What’s new at Disneyland and California Adventure?

We used to make an annual spring break trek to Disneyland and California Adventure. We did so again this year, but it’s been a few years since we did both.

2019: went to both

2018: went to neither

2017: Disneyland and Universal Studios

2016: Disneyland and California Adventure

Galaxy’s Edge in the background. Copyright Deborah Abrams Kaplan

There have been a lot of changes in the past few years, (hello Galaxy’s Edge!), mostly for the better. Here’s what’s new at Disneyland and California Adventure for us. And no, we weren’t there in time for the Galaxy’s Edge opening. But we’ll have a guest post on that soon.

Disney teacups at night. Copyright Deborah Abrams Kaplan

Changes to both Disneyland and California Adventure

Walking to the parks: The hotel (we stayed at one of the fleabag places off Katella) told us the walk to the parks would be 20 minutes, which seemed crazy, since it was less than half a mile. But then we realized why. When walking from Katella and Disneyland Drive, we used to cut through Disney’s Grand Californian Hotel to get to the parks – you entered very close to the security area and park entrance. No longer. You’re not allowed into the Grand Californian unless you’re staying there. And the entrance to the hotel via Downtown Disney has a turnstile and security. Instead you have to walk a few blocks out of your way, around a parking lot on the other side of the street, and then enter at the beginning of Downtown Disney. It was not well marked. We ran into a British family who had been wandering up and down the street multiple times, and they asked for help getting to the park. A Disney employee had to tell us how to navigate it.

The newer security area by the Downtown Disney entrance. Copyright Deborah Abrams Kaplan

Security: The bag check and metal detector used to be very close to the park entrances. Now it’s at the beginning of Downtown Disney.

Downtown Disney: We did enjoy walking through and seeing all the shops and restaurants. The LEGO store has some great LEGO sculptures outside (including Beauty and the Beast) and a big Aladdin and magic carpet inside.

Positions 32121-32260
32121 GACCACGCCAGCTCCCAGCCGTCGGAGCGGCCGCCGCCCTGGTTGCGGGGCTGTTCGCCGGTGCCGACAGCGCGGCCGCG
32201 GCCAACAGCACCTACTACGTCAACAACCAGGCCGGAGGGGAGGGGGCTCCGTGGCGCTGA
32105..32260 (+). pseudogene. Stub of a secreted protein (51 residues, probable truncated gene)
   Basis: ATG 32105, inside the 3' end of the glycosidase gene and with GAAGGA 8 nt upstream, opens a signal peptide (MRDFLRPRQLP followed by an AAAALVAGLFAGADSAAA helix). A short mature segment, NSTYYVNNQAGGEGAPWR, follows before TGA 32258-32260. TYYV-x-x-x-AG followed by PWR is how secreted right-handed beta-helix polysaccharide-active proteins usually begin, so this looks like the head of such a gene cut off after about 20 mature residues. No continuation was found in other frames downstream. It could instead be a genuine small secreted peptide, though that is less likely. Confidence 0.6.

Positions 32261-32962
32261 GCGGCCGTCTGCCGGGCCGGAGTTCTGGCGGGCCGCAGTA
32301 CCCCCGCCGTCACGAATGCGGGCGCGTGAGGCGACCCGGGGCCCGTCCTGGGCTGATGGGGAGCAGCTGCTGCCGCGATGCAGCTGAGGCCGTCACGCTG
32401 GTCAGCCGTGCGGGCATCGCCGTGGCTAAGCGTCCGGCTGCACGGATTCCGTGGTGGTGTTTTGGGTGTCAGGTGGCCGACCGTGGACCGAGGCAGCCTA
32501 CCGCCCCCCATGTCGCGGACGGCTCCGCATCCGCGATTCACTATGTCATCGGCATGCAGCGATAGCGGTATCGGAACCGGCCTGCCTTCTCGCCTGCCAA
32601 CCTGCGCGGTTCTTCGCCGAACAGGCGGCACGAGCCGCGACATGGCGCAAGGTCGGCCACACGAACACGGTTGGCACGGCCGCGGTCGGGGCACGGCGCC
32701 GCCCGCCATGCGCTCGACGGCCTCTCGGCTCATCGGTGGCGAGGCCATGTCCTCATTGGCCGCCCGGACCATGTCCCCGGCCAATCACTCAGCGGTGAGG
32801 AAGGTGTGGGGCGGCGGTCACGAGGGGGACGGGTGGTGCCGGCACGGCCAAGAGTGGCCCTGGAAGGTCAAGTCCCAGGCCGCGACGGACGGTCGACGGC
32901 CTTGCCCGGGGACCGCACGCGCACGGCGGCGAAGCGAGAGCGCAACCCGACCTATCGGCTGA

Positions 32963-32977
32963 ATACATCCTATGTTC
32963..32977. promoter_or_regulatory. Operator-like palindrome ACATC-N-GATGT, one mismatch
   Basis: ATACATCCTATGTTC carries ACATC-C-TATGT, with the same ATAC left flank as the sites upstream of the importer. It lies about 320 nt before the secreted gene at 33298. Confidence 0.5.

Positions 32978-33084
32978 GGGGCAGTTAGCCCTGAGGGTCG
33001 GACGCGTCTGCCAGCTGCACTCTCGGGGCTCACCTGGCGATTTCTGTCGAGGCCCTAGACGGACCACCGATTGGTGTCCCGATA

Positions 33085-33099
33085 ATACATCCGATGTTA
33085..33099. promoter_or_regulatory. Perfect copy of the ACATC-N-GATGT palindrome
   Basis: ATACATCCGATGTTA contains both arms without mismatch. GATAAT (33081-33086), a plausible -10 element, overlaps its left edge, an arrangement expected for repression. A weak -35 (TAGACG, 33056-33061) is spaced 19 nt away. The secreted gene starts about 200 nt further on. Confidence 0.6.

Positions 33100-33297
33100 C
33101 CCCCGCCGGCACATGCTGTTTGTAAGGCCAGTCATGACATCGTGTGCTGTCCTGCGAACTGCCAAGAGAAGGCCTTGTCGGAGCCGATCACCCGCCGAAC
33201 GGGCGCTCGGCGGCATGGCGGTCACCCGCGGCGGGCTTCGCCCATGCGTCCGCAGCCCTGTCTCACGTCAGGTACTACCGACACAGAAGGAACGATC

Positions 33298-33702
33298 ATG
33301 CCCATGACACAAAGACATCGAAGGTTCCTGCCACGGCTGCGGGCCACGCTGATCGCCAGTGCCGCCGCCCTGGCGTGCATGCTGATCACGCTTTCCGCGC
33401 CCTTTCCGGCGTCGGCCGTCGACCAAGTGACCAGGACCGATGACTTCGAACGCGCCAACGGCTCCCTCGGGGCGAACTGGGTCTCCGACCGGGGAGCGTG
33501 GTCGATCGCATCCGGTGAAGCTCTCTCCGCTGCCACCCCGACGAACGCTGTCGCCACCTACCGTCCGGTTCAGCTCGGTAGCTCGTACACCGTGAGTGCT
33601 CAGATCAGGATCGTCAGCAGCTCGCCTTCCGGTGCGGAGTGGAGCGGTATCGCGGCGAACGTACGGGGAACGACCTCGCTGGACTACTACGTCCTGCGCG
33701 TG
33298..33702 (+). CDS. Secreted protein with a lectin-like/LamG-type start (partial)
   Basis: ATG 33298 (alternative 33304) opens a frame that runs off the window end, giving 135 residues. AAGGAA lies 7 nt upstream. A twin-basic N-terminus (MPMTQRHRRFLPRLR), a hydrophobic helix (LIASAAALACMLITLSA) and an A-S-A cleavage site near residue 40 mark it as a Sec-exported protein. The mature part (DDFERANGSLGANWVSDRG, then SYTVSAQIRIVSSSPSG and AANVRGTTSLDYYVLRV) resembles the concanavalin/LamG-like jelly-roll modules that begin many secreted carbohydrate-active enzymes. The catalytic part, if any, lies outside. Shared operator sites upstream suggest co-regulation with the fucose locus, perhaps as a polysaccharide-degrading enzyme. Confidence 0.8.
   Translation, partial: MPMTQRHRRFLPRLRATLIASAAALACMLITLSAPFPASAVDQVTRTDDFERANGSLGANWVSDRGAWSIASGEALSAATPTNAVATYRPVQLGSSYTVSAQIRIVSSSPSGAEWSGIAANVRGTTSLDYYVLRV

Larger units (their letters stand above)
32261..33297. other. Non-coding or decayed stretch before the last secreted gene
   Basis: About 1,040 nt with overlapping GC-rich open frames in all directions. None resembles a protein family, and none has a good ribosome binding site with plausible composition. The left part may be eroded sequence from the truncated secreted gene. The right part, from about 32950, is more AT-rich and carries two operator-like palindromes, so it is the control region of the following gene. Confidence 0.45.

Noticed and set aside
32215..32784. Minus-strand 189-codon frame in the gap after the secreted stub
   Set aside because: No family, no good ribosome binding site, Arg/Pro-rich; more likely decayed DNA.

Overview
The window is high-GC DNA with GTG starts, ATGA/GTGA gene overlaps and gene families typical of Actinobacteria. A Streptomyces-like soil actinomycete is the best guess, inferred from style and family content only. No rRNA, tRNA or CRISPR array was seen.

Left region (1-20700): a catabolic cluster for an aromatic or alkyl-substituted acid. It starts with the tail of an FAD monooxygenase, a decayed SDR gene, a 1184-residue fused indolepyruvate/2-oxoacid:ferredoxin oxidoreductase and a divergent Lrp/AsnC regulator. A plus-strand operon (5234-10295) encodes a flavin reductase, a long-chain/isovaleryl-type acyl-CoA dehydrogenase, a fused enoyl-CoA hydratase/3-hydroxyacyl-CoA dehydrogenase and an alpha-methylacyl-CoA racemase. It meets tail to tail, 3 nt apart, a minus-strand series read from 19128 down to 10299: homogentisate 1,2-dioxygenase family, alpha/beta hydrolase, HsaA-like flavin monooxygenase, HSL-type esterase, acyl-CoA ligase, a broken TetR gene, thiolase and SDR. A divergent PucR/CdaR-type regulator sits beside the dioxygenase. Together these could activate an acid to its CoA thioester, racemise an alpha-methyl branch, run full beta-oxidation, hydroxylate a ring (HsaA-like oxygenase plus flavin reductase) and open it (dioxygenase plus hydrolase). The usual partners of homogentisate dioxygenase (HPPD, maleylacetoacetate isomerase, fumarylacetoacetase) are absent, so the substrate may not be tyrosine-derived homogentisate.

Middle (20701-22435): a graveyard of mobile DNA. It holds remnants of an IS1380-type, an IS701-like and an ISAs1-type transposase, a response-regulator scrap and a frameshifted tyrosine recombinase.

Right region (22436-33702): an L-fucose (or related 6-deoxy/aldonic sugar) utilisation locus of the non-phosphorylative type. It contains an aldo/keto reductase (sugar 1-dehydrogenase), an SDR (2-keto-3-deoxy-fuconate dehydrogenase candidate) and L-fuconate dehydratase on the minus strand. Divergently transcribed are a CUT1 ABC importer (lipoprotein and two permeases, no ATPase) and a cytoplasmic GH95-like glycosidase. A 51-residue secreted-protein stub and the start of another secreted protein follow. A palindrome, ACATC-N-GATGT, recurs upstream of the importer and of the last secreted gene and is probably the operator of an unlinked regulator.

Aladdin LEGO sculptures inside the LEGO store in Downtown Disney. Copyright Deborah Abrams Kaplan

FastPasses: They finally added FastPasses for Disneyland’s Matterhorn, It’s a Small World, and California Adventure’s Toy Story. Long overdue! The FastPass has a one hour arrival window – use from noon to 1:00 p.m. for example. It used to be that once you reached the entrance time for the FastPass (let’s say noon), you could use it at any time after, regardless of the expiration time. That changed years ago. Now, you can use your FastPass 5 minutes before it starts, and up to 15 minutes AFTER it expires. We tested this out, arriving 10 minutes after the expiration period, and could still use the tickets. We asked the cast member, and she told us 15 minutes is the latest. So you do have to watch the times when planning out your FastPasses.

Also FastPasses no longer use paper tickets – the paper ticket is given by the machine as a reminder, but it will not work as your entrance ticket. Your FastPass is stored on your actual Disneyland ticket (also on your Disney app if you pay for the MaxPass – reviewed here). This is a paper saver for MaxPass users, but means you can’t give someone your unused FastPass or possibly use the FastPass multiple times in a row late at night if the cast member doesn’t collect it. Not that we’ve done that. Many times.

Our list of upcoming FastPasses on the Disney app. I forgot to get a screenshot showing the time we could get a new FastPass, or with the barcode. Copyright Deborah Abrams Kaplan

Mobile ordering: This was around a few years ago, but we finally tested it out. I can’t believe we didn’t use it earlier. At certain restaurants, you can order from your app, and put your credit card information in (the app will store the credit card number if you want). Then when you arrive at the restaurant, you click “I’m here” and go to a specific window. You will avoid the line and hardly wait any time at all for your food. We tried this at Bengal Barbecue and also at the Dole Whip place outside the Tiki Room.

Look for the mobile order pickup sign. The app’s listing of our FastPasses. Copyright Deborah Abrams Kaplan

As usual, the Dole Whip place had a huge line. We literally walked into the Tiki Room outdoor waiting area, ordered a Dole Whip in 20 seconds, clicked “I’m here” and told the woman at the register who we were. She then walked over and got the Dole Whip for us. It took all of 60 seconds, while the other losers were still standing in line. It costs nothing extra to use mobile ordering. Note that participating restaurants may not have the entire menu. We tried mobile ordering at Pacific Wharf in California Adventure, but ended up waiting in line because the menu options were too limited.